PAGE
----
Sex, Emotions, Consent

Dear readers,

I am having a hard time coming up with something to write about this week. As much as I feel like talking more and more about sex toys, I feel like I cannot continue to burden you with those pontifications.

So I am taking the beginning of this column to, once again, encourage you to bring up things you would like to see me talk about!

Also, I have made it a goal to make my paragraphs shorter. Have you been reading my column in real life? Like in an actual newspaper? Have you noticed how giant some of my paragraphs are? Yeah, well, I am going to try to be better about that.

Anyways, now that I have stalled for a little while (and I have stalled for a long time before I even began writing), I guess I’ll get started talking about real things now.

I don’t know if you ever read anything else in this esteemed paper of ours, dear readers, but if you have you may have noticed a long string of columns about The Hook-Up Culture™. Now, I promised myself that I wouldn’t talk about The Hook-Up Culture™, or even my friend The Hook-Up. So I won’t! Not really. Kind of. Maybe.

Instead I want to talk about sex and emotions because I think a common critique of one night stands and “hook-ups” is that they make it easy, and maybe actually encourage individuals, to have sex without emotions.

I first want to begin by saying that I do not believe people should be engaging in sex without emotions. I am not saying this because I think people should only engage in sex in long-term relationships or that every sexual experience should be magical and life-changing.

I say this because I think that all sex should be consensual, and it is impossible for sex to be consensual if everyone involved is not keeping everyone else’s emotions in mind during the experience.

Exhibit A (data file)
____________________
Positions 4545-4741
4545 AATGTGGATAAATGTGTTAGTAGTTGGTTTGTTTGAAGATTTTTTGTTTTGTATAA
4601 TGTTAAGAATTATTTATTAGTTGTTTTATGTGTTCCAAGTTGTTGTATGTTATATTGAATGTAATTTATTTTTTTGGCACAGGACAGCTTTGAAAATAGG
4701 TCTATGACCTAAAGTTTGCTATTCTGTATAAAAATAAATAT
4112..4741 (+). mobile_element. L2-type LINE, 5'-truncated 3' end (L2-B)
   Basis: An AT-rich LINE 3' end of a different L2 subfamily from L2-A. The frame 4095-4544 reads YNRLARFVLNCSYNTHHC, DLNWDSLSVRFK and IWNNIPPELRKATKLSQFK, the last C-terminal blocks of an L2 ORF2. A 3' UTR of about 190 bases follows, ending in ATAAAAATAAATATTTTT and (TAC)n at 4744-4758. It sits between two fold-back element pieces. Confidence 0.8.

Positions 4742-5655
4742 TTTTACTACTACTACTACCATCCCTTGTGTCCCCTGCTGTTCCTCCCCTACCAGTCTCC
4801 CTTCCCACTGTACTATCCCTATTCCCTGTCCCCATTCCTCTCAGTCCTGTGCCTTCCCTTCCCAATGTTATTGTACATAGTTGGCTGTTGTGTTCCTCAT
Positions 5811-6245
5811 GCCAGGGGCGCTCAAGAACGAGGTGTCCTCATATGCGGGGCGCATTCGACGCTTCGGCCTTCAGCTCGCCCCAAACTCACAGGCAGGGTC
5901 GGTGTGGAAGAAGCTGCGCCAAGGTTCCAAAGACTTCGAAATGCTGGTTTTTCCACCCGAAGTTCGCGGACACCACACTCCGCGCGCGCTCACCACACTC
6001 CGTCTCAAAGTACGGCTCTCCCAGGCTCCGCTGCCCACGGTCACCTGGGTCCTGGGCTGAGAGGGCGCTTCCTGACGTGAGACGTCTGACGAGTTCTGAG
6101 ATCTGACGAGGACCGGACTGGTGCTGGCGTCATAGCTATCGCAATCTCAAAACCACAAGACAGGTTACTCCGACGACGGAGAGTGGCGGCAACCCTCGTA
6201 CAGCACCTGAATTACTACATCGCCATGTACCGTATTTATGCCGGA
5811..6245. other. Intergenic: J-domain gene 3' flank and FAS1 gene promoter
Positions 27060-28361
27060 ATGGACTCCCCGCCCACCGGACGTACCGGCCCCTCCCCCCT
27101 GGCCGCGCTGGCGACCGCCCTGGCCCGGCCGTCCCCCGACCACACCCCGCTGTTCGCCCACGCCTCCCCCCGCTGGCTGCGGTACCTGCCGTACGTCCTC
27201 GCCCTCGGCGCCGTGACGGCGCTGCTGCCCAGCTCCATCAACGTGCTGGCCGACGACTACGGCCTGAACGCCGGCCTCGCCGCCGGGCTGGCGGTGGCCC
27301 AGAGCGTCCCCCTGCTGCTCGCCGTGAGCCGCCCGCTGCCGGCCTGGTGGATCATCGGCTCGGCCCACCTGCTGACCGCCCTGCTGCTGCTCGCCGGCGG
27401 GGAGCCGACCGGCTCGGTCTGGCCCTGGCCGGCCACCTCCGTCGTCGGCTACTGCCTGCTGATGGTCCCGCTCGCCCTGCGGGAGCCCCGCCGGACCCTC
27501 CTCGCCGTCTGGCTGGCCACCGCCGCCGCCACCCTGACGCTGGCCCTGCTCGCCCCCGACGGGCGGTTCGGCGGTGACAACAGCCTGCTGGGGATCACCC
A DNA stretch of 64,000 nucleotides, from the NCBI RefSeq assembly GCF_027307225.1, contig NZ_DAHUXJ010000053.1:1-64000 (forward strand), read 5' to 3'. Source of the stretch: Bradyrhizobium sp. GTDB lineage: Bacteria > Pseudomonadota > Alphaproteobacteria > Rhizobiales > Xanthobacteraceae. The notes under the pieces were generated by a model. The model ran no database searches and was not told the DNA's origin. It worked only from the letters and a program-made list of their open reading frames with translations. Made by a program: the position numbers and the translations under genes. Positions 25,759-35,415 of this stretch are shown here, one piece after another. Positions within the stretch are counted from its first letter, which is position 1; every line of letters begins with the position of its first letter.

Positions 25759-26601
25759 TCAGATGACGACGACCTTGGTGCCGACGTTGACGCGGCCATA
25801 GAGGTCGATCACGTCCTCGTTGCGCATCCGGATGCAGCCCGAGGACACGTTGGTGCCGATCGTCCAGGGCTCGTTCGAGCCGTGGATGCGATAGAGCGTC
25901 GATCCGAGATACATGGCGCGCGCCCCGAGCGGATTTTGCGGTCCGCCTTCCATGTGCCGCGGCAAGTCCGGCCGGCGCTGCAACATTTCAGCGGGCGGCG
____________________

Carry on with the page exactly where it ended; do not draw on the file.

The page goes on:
However, that only requires individuals to be aware of present emotions and does not require past or future emotions. And that is okay.

The problem arises in which present emotions are wrapped up in past or future emotions. The best solution (though not always the easiest solution) is to talk about it so that everyone is clear what everyone else’s expectations are. As a result, everyone should respect each other enough to be willing to put in that time in effort to find out if past or future emotions can or are getting tangled up in the situation.

Therefore, I believe that respect is a prerequisite to consent. In addition, if respect is a prerequisite to consent, then nobody should be able to receive consent if they lack respect for their partner.

So, this piece isn’t about hook-ups, one night stands, or the inevitable decline of Western Civilization (also ™). Instead, this piece is about consent.

I mentioned last week that my meandering around topics has been haphazard. It might have been obvious to begin with consent (after masturbation which I guess I’m doing belatedly), because it is the basis for all partnered sexual experiences.

I guess I have avoided it because though consent is necessary for a sexual experience to be enjoyable, it isn’t sufficient. I would rather talk about the stuff that makes sex fun, not just focus on what makes sex not horrible. But if you can’t have fun sex without consent, it would be a disservice not to talk about consent.

So talk about the difficult things, stew a little bit, and then go back to exploring! That’s where the real fun is at.

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